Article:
The State of European Cetaceans is ORCA's report series, documenting the results of its survey findings, and more importantly, drawing conclusions about what this means for whales, dolphins and porpoises in the wild.
With significant and emerging threats continuing to adversely impact these animals and their habitats, ORCA's findings are crucial in providing evidence to conserve these animals in the future.
ORCA's fourth report, The State of European Cetaceans (2019), is the culmination of 13 years’ worth of sightings and environmental data collected during the 558 ORCA surveys conducted between 2006-2018 using vessels of opportunity (namely ferries and cruise ships).
This report summarises the distribution and range of cetacean populations in and around Europe’s waters and identifies marine areas and species that are of greatest importance. This insight is crucial to make authoritative and informed decisions about the protection required for cetaceans.
These reports are produced by ORCA each year and are based on marine survey data collected by its volunteer network of Marine Mammal Surveyors from 2006 to present day.
2018 saw a record amount of survey effort with more coverage than ever before 12,966 animals were recorded.
The growing presence of ORCA across European and adjacent waters is evident, with the charity’s work having more impact than ever before.
The report validates the role citizen science has to play in supporting and enhancing wider cetacean research, and demonstrates that volunteers using platforms of opportunity can gather long-term data within smaller areas to show spatial and temporal trends not picked up by more dedicated, but less frequent, surveys conducted once a decade.
This report continues to demonstrate why ongoing regular monitoring of cetaceans is vital.
The compilation and analysis of real-time, long-term data are essential to make effective and informed decisions about the protection of our whales and dolphins so urgently need.
Utilising ferry and cruise platforms is a highly effective tool to estimate density, distribution and range of these animals in near real-time so that worrying patterns can be identified early.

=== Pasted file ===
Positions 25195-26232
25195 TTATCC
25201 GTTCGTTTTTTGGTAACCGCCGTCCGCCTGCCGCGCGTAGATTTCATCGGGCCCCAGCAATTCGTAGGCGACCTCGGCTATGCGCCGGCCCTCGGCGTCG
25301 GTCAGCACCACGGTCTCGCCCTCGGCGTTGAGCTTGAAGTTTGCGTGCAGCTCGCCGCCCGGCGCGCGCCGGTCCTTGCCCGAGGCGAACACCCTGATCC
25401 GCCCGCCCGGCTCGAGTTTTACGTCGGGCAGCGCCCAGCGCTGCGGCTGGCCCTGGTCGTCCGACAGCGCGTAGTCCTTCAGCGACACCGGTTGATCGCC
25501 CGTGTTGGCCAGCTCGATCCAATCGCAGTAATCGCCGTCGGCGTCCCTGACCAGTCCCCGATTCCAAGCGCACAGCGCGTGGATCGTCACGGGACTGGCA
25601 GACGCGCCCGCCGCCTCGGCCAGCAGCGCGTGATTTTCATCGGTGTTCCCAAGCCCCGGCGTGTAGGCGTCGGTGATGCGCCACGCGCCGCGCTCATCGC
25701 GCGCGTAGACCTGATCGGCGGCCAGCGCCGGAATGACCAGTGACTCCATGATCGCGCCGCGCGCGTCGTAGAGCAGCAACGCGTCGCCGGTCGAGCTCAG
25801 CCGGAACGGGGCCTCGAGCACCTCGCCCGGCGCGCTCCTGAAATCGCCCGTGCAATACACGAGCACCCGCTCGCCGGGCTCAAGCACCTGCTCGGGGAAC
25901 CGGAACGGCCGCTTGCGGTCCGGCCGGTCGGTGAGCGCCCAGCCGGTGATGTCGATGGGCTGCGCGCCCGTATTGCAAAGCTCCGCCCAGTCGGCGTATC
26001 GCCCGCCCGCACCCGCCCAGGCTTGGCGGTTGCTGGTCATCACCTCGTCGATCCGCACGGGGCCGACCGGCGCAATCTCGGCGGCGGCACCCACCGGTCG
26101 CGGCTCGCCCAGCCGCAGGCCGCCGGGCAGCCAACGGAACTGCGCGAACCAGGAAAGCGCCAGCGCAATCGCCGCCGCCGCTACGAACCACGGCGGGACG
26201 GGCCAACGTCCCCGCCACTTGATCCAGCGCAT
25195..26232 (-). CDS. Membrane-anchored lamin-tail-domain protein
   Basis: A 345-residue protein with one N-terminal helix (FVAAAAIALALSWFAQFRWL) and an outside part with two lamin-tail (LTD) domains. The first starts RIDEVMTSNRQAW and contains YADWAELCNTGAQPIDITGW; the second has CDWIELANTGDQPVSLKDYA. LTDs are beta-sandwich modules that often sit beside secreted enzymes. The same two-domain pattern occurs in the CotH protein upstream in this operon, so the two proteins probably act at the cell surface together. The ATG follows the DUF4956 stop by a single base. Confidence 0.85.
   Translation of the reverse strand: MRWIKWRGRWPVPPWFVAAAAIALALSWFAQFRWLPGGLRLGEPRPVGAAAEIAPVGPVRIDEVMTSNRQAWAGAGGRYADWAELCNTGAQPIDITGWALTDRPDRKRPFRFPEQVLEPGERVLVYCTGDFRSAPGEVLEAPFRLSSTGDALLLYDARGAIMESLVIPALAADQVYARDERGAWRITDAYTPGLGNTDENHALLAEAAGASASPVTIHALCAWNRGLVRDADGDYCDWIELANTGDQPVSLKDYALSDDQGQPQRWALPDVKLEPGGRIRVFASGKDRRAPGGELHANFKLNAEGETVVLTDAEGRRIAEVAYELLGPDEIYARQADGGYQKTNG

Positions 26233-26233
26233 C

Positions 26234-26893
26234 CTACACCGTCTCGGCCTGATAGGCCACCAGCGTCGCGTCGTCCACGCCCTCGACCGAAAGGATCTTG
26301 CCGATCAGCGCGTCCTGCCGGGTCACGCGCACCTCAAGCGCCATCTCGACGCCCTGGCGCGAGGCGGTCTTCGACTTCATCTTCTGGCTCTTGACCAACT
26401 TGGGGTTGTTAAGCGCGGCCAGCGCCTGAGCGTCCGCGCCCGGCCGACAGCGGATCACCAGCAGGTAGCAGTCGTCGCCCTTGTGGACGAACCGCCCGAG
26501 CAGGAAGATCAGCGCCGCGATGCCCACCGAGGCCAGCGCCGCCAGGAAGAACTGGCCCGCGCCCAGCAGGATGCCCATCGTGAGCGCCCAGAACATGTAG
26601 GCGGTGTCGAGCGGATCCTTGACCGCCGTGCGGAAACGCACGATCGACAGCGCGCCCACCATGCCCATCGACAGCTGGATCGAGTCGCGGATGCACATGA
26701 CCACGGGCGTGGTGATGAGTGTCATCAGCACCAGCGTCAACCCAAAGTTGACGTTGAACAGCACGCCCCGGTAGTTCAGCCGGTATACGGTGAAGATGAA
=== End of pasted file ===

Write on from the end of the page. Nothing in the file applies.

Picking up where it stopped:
This report builds upon the first three editions and includes new analyses, sections and contributors.
We’re showcasing the work that our Wildlife Officers have done over the last five years in the Bay of Biscay, Celtic Sea, English Channel, North Sea and the Hebrides. Collecting data for almost every day, for up to nine months of the year, there is a treasure trove of data that hasn’t been looked at in any detail before.
We’ve summarised the data that have been collected over this time, and have started to use this for novel analyses that investigates areas of importance for our European cetaceans.
Though some may interpret this report as an indication of a thriving population of diverse species of cetaceans in Europe, there are still critical threats continuing to impact their numbers.
Bycatch is responsible for an unprecedented number of deaths, with 1,500 small cetaceans killed in UK fishing nets a year, whilst ship strike is of serious concern to fin whale populations having already decimated north Atlantic right whale numbers.
Whaling continues to present a clear and present danger despite the global ban, and although public awareness of plastics and pollution being higher than ever, cetaceans are still falling victim with alarming frequency.
ORCA continues to play a critical role - quietly and unassumingly - in efforts to care for whales, dolphins and porpoises in European waters.
I still marvel at the way it so successfully relies on an outstanding and tireless army of trained volunteers: people, from all walks of life and of all ages, who give their time to make a real difference. Quite simply, they get the job done. The world would certainly be a poorer place without them.
ORCA volunteers have freely given their time and effort to generate the citizen science which is the foundation of this report.
They have all done so with the selfless objective of creating a more complete picture of our whales, dolphins and porpoises, so that they can be afforded greater protection and conservation where this is required. One of the notable findings of their research has been the fluid and transitory nature of whale and dolphin populations, in terms of geography, the seasons, location of prey species and so on.
We anticipate just as much change and movement in the future, and look forward to welcoming new generations of volunteers to map the mercurial habits and life cycles of these mysterious animals.
How do you think we can we take this data forward? What should those in power be doing to protect our whales, dolphins and porpoises more? Please get involved and let us know...